So, when it came down to it, I split up my book recommendations into "all-ages" and "teens/advanced readers." I gave the librarian a larger list than was on the handout (didn't want to overwhelm the kids), and I left manga off...for the time being (that'll be my next recommendation). Here's my list of recommendations, indexed by appropriateness (all-ages, and the 10-12-and-up crowd), with the ones on the kids' handout marked in red.
- Amelia Rules
- Baby Mouse
- Batman Adventures
- Fantastic Four: Franklin Richards
- Justice League Unlimited
- Leave it to Chance
- Legion of Super-Heroes in the 31st Century
- Marvel Adventures: Iron Man
- Marvel Adventures: Spider-Man
- Marvel Adventures: The Avengers
- Mouse Guard
- Power Pack
- Shazam: The Monster Society of Evil
- Spider-Man Loves Mary Jane
- Superman Adventures
- Teen Titans Go!
- 12 superhero comics
- 6 Marvel, 6 DC
- 6 non-superhero comics
- 4 comics with specifically female protagonists
- 10 comics related to other-media properties
- Batgirl: Year One
- Batman: Haunted Knight
- Blue Beetle
- Confessions of a Blabbermouth
- Fantastic Four Vol. 1: Imaginauts
- Iron Man: Enter the Mandarin
- Marvel Team-Up Vol. 1: The Golden Child
- Scott Pilgrim
- Superman: For All Seasons
- Superman: Up, Up, and Away
- The Plain Janes
- Ultimate Spider-Man
- Wonder Woman Vol. 1: Gods and Mortals
- X-Men: First Class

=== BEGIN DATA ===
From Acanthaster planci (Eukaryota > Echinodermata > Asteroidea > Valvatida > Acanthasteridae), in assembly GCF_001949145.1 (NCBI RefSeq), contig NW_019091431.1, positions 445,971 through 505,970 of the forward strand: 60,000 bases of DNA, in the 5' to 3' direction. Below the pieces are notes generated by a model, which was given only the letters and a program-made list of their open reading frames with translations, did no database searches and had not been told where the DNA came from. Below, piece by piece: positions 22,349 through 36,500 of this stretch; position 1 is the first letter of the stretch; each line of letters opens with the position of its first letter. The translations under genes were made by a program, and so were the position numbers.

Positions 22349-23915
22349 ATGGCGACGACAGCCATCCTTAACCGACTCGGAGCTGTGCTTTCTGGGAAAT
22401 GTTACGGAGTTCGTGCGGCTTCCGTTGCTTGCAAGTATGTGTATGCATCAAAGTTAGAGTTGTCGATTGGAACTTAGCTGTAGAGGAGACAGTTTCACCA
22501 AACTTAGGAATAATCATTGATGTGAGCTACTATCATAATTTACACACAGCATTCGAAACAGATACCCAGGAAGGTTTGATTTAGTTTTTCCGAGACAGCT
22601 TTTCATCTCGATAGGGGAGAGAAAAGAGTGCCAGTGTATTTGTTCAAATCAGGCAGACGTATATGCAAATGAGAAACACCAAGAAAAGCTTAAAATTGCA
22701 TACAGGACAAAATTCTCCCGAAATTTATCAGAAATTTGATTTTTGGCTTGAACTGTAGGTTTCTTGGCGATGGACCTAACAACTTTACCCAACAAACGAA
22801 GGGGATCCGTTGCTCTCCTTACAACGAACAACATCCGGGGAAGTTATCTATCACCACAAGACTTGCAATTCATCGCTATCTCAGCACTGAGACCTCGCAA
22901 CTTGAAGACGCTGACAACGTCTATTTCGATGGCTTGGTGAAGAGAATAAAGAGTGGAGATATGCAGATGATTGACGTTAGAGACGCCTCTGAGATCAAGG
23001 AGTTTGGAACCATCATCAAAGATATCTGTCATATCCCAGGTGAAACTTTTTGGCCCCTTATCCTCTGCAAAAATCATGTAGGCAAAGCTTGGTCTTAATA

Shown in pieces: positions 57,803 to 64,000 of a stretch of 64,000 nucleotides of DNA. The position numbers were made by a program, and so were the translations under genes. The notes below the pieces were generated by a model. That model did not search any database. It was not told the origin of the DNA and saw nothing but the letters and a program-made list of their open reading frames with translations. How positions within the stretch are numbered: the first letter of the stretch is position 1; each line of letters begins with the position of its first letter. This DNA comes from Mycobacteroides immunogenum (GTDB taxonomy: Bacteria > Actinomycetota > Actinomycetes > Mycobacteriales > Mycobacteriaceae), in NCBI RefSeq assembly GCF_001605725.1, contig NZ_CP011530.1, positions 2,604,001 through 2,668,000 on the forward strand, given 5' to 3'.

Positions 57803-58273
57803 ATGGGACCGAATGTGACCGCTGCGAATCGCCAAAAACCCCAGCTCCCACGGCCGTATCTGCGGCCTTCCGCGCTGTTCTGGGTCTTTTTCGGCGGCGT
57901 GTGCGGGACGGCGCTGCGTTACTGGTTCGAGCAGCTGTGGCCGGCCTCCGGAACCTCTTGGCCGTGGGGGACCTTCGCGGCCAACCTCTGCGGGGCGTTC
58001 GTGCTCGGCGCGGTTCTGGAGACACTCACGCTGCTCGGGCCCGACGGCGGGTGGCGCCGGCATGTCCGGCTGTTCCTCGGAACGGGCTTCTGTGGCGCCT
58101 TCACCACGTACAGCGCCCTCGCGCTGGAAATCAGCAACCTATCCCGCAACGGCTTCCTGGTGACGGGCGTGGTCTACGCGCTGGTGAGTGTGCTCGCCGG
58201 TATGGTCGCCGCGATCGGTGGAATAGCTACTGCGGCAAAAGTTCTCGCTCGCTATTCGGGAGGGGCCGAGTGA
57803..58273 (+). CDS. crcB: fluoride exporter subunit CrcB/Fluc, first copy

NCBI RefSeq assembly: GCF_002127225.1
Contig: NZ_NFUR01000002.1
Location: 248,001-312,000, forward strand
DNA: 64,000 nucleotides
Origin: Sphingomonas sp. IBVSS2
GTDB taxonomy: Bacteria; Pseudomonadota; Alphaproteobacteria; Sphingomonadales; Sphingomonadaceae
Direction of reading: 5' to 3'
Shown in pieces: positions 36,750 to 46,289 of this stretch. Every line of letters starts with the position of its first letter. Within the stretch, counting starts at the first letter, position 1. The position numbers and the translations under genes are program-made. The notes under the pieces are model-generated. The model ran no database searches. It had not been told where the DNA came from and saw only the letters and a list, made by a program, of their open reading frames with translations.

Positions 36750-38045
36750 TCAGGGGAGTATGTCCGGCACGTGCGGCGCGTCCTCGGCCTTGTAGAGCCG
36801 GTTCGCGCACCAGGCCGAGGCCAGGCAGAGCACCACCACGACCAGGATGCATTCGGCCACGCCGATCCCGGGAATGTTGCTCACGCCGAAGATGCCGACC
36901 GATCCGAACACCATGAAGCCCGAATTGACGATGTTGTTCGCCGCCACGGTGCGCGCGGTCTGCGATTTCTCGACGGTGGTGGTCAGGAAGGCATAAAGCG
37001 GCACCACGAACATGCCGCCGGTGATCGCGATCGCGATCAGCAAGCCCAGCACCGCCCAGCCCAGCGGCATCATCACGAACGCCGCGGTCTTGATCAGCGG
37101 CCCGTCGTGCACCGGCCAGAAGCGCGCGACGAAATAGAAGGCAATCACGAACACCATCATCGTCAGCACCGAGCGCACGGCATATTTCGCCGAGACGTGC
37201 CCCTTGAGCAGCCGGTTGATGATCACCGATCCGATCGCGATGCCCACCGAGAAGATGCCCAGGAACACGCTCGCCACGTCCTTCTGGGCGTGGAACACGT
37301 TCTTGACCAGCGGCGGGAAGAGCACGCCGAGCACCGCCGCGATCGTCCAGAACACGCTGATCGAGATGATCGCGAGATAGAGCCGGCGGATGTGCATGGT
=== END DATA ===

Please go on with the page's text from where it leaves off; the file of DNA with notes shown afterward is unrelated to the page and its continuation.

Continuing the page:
- X-Men: The Dark Phoenix Saga
- 13 superhero comics
- 7 Marvel, 6 DC
- 6 non-superhero comics
- 6 comics with specifically female protagonists
- 8(ish) comics related to other-media properties
I also basically gave a blanket recommendation for the Essential and Showcase lines.
I'll be bringing more to the table when I do the presentation, and I'll be sending along some manga recommendations as well, so keep the reviews and comments coming :).
Other stuff I'll be doing for this event include an overview of terminology (paging Scott McCloud) and jobs associated with comics (%&$#ing tracers), comic-related and kid-friendly websites and blogs (Comic Book Resources/Comics Should Be Good, maybe?), and a description of the process of making a comic, from idea to finished product. I think I've got a decent handle on most of that, though advice and recommendations would be great.
One thing, though: I can give a run-down on just about every job associated with comics, from penciller to letterer to colorist, but I'm a little fuzzy on how work is split up among editors. I know there's managing editors and EICs and whatnot, and somehow continuity policing and story coordination and copy correction and deciding what books come out, and when, is all part of the "editorial" province, but I'm not totally clear on who does what. Anyone a little more informed on the process? I may even drop an e-mail off to the DC offices later tonight if I find that it's a real sticking point.